Don't ask parents to do the impossible

Judith Gillespie

Asking for more involvement seems logical but often overlooks the practical obstacles, says Judith Gillespie

In many respects, the Scottish Executive's new focus on the value of parent involvement in children's education seems no more than recognition of the blindingly obvious. Such involvement is totally natural and an undoubted "good thing". The trick is to get it right.

Previous efforts have cast parents in a number of different roles. We have had parents as managers when the focus was on school boards and the deeply unpopular self-governing schools. The majority of parents are more than happy to leave worries about school budgets and development plans to the professionals.

Then we have had parents as consumers imposing a form of quality control by using their "purchasing power" in terms of placing requests and the short-lived nursery vouchers. Now at last we have recognition that every single parent is important, not just the elected committees, and that they are important as they contribute to their own child's education. So far, so good.

The problem is that even this approach looks at parents from the school perspective, as supporters for the school, and tends to forget that parents have complex lives that exert a whole range of other pressures and demands on them. In some areas, the limitations on offering support come from the parent's own lack of knowledge. In my case, my youngsters were on their own when it came to modern languages, but knew I was worth approaching for English.

Parents with more than one child know only too well how often they are asked to do the impossible and use the same time to offer totally different support in entirely different ways, usually in different places. Then there are the pressures many parents face from their jobs.

I often wonder whether ministers manage to help their children with homework or whether they argue that the intensity of their work means that they have to leave the "school parent" role to their partner. However, what is true of them is true of many people.

Then there are the competing demands on time from other areas of life.

There is plenty of evidence that where people are faced with housing problems these take precedence over involvement in education - and for very understandable reasons. Housing problems are usually immediate and affect the whole family.

Finally, we should not forget the unexpected crises which cannot be planned for. Top of this list is probably serious illness in the parent, a child, grandparent or other close relative. In such circumstances, it can be hard to keep even normal life ticking over and food on the table, let alone offer active help in terms of ensuring that the child gets to bed on time or that school work is done.

In building a policy for parent involvement, it is important to recognise the complexity of people's lives; to recognise that sometimes they have time to help and sometimes they have none. Lack of active and visible involvement should never be assumed to be a lack of interest.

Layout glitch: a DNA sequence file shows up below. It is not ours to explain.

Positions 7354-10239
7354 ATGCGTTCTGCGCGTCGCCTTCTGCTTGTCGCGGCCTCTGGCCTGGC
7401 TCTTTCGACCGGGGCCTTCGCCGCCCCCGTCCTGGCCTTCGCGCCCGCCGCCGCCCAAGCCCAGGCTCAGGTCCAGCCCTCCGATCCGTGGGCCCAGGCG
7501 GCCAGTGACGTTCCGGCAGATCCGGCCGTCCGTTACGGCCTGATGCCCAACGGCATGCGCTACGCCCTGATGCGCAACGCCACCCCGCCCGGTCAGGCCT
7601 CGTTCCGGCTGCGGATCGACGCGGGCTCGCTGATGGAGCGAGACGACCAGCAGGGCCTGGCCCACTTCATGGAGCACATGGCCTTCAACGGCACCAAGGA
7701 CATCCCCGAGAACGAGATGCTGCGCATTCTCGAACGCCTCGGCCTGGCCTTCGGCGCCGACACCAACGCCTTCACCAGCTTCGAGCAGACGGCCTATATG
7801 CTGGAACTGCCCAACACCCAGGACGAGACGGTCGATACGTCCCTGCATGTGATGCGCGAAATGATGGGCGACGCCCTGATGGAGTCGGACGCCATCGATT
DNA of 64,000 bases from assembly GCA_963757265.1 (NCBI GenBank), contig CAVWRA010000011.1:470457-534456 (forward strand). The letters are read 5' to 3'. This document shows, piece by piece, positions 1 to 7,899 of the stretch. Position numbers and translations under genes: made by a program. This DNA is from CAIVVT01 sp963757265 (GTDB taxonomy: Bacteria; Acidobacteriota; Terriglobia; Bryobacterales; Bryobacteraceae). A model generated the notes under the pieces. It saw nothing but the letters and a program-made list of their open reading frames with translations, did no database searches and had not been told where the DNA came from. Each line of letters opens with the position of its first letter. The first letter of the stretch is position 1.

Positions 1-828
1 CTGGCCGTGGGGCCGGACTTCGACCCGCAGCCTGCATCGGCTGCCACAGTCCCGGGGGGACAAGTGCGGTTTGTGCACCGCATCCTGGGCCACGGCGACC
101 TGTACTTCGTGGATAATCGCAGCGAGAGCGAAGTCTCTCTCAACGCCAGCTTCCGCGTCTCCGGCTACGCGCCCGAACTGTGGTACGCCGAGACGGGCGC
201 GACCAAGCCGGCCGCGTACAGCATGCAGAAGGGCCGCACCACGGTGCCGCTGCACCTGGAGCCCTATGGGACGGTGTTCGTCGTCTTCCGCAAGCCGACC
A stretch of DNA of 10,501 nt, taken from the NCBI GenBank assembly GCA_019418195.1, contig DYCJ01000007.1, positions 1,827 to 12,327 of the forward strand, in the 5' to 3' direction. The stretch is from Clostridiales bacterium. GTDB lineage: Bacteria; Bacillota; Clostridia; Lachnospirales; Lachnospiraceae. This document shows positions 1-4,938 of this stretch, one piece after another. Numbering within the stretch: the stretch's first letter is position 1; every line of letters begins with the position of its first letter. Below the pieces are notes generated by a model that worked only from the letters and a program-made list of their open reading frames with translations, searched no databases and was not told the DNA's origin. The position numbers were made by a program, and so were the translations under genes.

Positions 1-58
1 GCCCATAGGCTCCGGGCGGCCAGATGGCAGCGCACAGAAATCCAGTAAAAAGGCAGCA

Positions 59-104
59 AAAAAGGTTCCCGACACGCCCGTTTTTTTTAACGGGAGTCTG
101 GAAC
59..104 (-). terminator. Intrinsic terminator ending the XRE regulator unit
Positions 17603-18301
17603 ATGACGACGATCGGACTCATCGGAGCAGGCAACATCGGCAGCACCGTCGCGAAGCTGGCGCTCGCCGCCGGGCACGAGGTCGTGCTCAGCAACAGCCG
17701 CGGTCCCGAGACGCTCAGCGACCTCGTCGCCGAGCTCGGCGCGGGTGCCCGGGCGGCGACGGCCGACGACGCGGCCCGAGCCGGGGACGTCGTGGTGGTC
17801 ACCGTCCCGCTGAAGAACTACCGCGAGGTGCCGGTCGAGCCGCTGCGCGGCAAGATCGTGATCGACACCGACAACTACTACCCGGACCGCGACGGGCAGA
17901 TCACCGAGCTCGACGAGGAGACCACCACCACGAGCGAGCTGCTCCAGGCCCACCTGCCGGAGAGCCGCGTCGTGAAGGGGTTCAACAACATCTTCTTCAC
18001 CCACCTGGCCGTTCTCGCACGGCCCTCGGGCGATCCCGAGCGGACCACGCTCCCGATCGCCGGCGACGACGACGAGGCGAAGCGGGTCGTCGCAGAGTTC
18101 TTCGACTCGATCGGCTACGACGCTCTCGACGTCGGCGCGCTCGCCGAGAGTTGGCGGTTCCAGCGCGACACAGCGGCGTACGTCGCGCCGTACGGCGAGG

Similarly, the education of a child should not be dependent on the level of parent involvement. While the Education Minister may quote "research evidence" that increased parent involvement leads to raised attainment, Professor Carol Fitzgibbon's work suggests that it can also lock children into disadvantage if they are unable to have the same support.

Of course, seen from the schools' perspective, parents come in a range that stretches from the over-demanding to the utterly disinterested. Both extremes are hard to handle, and devising a policy that suits everyone is practically impossible. What is important is to recognise that parents and schools have a common objective - the successful education of the child.

As partners in that process, they have different roles. Sometimes and in some areas, the parent will take the lead; sometimes and in other areas, the school will take the lead; and sometimes parent and school will work hand in hand. The partnership does not require both partners to act equally all the time or publicly for it to be effective. Parents can and often do carry out their role, in private, at home and behind a closed door.

Moreover, this is a partnership, where the object of the partnership - the child -is a key player with a free will. Parent and school may have an excellent partnership on homework, but the determined pupil can usually find ways to bypass this joint effort.

At the end of the day, it is impossible to describe a partnership model that is applicable to everyone in every circumstance. What is needed is for the school to have an open door policy and for there to be willingness by both sides to meet and discuss any problems.

Attitude is more important than format and if what the Executive is signalling is a clear change in attitude, then let's hope it lasts longer than the usual ministerial policy initiative.

Judith Gillespie is development manager at the Scottish Parent Teacher Council.

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Judith Gillespie

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